The Republic of Moldova will gradually reduce, starting 1 January 2024, the import and consumption of fluorinated GHG and will replace them with natural cooling agents, according to the provisions of the new law on fluorinated greenhouse gases, voted in the final reading by the Parliament. The law was developed with the support of the EU4Climate project, financed by the European Union and implemented by UNDP Moldova and is to enter into force six months after its publication. Until now, the import and use of F-gases were not regulated in Moldova.
A comparative analysis of the Long-Term Low Emissions Development Strategies in the Eastern Partnership countries (EaP) was presented at a COP 27 side event hosted by the United Nations Development Programme (UNDP).
Moldova is strengthening its monitoring, verification, and reporting (MRV) capacities of greenhouse gas (GHG) emissions to ensure the increased transparency framework in the context of the Paris Climate Agreement and to unlock access to carbon finance. Member institutions of the Moldovan MRV system, including central, local public authorities and state enterprises, are participating from 31 October – 1 November in a training workshop, dedicated to GHG emissions inventory in the energy sector. The workshop is organized by the EU4Climate project, financed by the European Union, and implemented by UNDP Moldova.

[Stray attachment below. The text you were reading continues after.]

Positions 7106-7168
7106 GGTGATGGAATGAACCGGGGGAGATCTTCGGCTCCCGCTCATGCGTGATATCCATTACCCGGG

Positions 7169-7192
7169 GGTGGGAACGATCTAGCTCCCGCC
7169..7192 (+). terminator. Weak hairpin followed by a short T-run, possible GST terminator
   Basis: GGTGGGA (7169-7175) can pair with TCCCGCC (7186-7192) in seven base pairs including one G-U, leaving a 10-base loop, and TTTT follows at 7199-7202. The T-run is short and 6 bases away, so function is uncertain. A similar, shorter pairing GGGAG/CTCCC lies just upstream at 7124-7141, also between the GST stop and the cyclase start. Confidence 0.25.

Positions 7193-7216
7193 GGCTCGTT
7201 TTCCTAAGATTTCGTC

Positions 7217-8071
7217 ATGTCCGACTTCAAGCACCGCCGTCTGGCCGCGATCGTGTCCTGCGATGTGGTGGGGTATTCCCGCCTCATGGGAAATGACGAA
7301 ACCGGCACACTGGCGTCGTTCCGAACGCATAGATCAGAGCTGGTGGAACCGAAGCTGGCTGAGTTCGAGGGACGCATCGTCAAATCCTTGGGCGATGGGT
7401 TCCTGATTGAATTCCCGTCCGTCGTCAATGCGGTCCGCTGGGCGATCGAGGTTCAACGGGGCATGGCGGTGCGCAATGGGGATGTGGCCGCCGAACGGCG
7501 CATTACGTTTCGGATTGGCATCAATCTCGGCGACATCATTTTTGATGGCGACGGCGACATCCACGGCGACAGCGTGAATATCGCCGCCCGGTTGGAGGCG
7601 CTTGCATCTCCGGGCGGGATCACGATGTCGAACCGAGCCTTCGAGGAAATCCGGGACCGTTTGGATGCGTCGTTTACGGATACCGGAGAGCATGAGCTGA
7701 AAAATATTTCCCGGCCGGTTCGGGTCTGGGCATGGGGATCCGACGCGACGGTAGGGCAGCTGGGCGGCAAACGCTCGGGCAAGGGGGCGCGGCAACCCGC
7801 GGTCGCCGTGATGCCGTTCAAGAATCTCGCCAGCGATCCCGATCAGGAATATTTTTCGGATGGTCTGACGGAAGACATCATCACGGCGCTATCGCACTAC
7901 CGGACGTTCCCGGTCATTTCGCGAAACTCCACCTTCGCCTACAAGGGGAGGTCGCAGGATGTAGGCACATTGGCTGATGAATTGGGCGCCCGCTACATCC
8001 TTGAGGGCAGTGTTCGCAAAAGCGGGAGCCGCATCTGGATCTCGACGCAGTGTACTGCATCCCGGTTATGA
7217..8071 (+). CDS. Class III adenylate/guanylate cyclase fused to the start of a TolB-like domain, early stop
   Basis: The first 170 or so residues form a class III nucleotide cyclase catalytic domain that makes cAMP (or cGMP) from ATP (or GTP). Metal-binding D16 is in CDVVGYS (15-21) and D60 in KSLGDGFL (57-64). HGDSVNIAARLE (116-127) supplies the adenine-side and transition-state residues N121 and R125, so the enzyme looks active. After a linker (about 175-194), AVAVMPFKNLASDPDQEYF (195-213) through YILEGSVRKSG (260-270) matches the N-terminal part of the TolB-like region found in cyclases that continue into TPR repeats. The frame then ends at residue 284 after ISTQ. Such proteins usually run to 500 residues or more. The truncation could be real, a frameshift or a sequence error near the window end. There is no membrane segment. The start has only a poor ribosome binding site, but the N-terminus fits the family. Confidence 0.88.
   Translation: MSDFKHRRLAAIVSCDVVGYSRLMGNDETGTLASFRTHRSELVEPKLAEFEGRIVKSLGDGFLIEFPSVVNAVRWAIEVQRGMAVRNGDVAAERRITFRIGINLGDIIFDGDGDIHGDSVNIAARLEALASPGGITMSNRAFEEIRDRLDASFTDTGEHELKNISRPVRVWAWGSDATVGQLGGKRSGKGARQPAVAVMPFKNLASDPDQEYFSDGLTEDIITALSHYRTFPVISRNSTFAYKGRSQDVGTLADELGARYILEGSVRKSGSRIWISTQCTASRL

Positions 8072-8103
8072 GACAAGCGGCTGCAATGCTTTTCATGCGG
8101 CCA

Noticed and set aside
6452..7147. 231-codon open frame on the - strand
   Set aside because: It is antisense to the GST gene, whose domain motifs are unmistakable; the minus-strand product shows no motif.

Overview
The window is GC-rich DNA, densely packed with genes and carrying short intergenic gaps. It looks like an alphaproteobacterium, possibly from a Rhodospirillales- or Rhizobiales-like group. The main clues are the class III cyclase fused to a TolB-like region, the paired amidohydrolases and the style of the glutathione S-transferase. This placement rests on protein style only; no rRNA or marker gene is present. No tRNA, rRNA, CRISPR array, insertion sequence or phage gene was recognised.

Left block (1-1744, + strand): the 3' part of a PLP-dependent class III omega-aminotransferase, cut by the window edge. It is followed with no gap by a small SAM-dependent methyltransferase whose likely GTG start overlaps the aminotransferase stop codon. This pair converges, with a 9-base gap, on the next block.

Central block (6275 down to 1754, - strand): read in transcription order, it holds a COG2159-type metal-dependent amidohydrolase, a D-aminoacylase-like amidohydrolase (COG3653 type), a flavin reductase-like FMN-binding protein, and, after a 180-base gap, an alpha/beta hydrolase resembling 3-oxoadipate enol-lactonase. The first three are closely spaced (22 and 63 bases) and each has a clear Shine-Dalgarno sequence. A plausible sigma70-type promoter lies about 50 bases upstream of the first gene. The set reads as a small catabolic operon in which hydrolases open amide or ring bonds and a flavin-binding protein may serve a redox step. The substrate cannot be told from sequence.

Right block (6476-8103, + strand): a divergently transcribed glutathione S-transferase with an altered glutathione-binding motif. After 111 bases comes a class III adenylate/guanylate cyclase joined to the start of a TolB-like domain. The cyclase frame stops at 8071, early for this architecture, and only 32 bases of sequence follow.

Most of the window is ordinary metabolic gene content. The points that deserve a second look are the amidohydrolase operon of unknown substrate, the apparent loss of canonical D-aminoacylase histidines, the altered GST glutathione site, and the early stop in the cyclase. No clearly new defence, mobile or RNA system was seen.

The Environment Agency will ensure the quality of the data included in the National GHG Inventory in accordance with the Enhanced Transparency Framework of the UNFCCC. This information needs to be submitted to the UNFCCC Secretariat every two years. With the support of the EU4Climate project, the Environmental Agency specialists are trained to use the UNFCCC Guide on Quality Assurance and Quality Control of GHG Emission Data in all sectors of the economy,